SorryWatch exists because good apologies are hard. When human beings are challenged on our behavior, we often react with defensiveness. We may obfuscate a bit. We may make excuses. And this is natural. No one wants to feel uncomfortable; it’s not fun to examine one’s decision-making and find it wanting. A true test of character is when someone works through those feelings of discomfort, chooses to listen, considers others’ reactions and responses, and then decides to apologize.
This is what the organizers of the March for Racial Justice did. We commend them.
Here’s what happened. Continue reading
A university sent letters of admissions to more kids than it actually wanted to admit, calculating that a lot of them wouldn’t come. This happens all the time.
U.C. Irvine, from a USGS satellite. Seems spacious.
If a school gets too many students, it may scramble to shoehorn in the extras. Dorm rooms that were formerly doubles become triples, don’t ask us how we know. More teaching assistants are hired.
Or it may decide, as U.C. Irvine recently did, faced with 500 more new students than it had planned on, to get mean and come up with excuses to disinvite many of those students it had just sent welcoming letters to.
UCI did this two months before the start of school, when kids it had accepted had already started making plans and had turned down other schools and offers of financial aid.
Posted in Academic apologies, Bad Apologies, Good apologies
Tagged @PeterTAnteater, anteaters, Great Zot!, Howard Gillman, Inside Higher Ed, Los Angeles Times, Thomas A. Parham, U.C. Irvine, UCI
Brilliant interactive fire piece. Everything my mother points at bursts into flame. This needed to happen.
It’s almost time. That time when a strangely-assorted group of people travel in their thousands to a flat dry dustpan to camp, build artworks, ignite spectacular flames, dance, give things to each other, and burn artworks down. And things too fierce to mention.
Yeah, Burning Man. Where, like every place humans gather, apologies are often called for and sometimes given.
We’re rerunning our most popular apologies-on-the-playa post – “Apologies from the desert with no pants on” – below. If that’s not enough for your dusty-sorry needs, you can also check out our post about a sound camp’s apology for their P.R. being too good, or our post about the Burning Man misdeed so dreadful that it even shocked the people at Playapology Camp, who’ve heard a lot of confessions….
Or a wonderfully photographed story from High Country News about Burning Man cleanup.
A spectacle indeed.
Josh Groban left the Broadway show Natasha, Pierre & The Great Comet of 1812 a few weeks ago. (I saw him in it. He was fine. Big voice.) The role of Pierre was taken over by Okieriete “Oak” Onaodowan, a well-regarded actor, but not a marquee name. (He was the original Hercules Mulligan in Hamilton. I saw him in it. He was great.) The show was losing money, as most shows do when a mega-star leaves. The producers offered the part of Pierre to Mandy Patinkin. (I have never seen him on stage. But I listened to the Evita cast album a lot as a child.) Patinkin said yes, though had only a three-week window because of his gig on Homeland. Oak, who had been in the role of Pierre for only two weeks and had gotten raves, was to be booted before his contract expired. Mmm.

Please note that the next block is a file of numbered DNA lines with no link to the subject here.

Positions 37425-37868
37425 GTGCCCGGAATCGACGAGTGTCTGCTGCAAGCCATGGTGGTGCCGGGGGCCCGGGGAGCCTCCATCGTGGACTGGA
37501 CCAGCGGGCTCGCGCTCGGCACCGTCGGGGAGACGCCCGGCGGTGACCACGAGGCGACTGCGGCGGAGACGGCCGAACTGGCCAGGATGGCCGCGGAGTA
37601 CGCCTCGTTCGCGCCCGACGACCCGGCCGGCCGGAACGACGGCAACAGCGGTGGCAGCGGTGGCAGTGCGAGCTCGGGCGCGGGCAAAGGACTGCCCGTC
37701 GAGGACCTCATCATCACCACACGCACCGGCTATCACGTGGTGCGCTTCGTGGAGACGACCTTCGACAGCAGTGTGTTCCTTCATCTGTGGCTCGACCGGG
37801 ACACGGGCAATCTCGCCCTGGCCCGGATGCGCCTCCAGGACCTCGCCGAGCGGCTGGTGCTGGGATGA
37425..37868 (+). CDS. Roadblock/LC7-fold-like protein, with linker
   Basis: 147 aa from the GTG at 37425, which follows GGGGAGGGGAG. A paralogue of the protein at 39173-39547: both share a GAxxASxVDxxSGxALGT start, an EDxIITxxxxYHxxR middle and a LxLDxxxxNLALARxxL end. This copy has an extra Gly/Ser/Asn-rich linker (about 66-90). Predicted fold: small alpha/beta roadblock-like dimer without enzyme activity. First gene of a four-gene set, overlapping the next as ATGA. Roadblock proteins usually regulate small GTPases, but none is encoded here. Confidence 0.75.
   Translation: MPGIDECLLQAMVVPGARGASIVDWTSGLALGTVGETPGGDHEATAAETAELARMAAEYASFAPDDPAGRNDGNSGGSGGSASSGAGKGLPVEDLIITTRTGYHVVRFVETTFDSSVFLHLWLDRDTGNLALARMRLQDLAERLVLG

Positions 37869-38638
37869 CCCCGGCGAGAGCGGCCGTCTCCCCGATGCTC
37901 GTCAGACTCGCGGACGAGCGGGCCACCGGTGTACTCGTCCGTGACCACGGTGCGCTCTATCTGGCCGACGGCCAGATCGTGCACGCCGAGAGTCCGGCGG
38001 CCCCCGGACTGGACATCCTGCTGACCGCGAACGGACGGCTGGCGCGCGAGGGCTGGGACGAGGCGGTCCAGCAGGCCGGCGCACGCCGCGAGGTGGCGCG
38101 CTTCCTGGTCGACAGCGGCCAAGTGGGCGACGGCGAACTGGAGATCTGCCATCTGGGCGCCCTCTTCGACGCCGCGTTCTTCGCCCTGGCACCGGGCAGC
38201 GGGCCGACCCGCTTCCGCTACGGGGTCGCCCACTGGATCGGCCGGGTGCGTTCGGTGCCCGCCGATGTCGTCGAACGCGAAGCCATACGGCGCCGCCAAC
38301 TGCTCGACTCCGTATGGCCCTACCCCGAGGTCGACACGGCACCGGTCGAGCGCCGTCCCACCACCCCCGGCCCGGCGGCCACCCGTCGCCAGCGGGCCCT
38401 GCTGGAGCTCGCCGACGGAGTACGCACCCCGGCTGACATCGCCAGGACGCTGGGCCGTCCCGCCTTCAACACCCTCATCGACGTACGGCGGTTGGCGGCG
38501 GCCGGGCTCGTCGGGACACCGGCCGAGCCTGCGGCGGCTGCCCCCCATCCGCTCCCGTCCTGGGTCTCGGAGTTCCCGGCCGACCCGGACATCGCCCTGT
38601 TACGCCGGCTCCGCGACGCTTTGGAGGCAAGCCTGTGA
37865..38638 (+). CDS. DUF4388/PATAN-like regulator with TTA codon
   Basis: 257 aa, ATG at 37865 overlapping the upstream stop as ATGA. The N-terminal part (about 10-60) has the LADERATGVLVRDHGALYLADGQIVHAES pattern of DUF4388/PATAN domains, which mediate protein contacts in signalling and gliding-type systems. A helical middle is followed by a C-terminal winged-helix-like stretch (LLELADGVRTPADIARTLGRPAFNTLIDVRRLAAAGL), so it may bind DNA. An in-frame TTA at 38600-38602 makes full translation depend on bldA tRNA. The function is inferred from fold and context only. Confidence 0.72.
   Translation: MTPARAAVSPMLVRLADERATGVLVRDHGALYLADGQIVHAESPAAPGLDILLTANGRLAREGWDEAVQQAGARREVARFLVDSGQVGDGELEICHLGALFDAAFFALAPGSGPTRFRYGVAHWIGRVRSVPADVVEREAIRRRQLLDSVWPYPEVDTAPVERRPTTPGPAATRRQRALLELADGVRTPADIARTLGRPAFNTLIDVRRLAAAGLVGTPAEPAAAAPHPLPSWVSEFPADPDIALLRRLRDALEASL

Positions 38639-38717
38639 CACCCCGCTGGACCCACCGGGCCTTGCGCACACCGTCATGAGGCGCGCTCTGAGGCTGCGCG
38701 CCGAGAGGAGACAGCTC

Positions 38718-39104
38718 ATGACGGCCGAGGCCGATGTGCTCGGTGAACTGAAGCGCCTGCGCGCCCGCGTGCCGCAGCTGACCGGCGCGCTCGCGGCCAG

You recall our post-Lance-Armstrong game of Bad Apology Bingo? Welp, in the wake of a recent raft of crap apologies from venture capitalists, comedians, beauty bloggers and Aussie media outlets, LET’S PLAY AGAIN!
Parkour, closely related to free running, is cool. Fun to do and to watch. You’re dashing through the built world like an obstacle course, bouncing off stuff, leaping from building to building as if pursued by killers, hurtling walls, maybe tossing in unnecessary back flips – what’s not to love?
Maybe lack of a salary. One way around this is the Storror Parkour way, in which you sell parkour gear. You can put up parkour videos on YouTube and FaceBook, showing your sponsored team wearing Storror attire. (Storror is based in the UK.)
Not an expert, but I call this move the “hoick.”
On tour in Southern California, the Storror team decided to shoot some promo video. At Joshua Tree National Park, full of lovely boulders to carom off and onto. Sounds brilliant.
Posted in Bad Apologies, Bropology, Corporate Apologies
Tagged Beth Orton, California, climate change, Facebook, free running, Joshua Tree, looking things up apparently not a fun antic, Mr. Andre, parkour, Storror Parkour, tagging, U2, UK, Youtube, Yucca brevifolia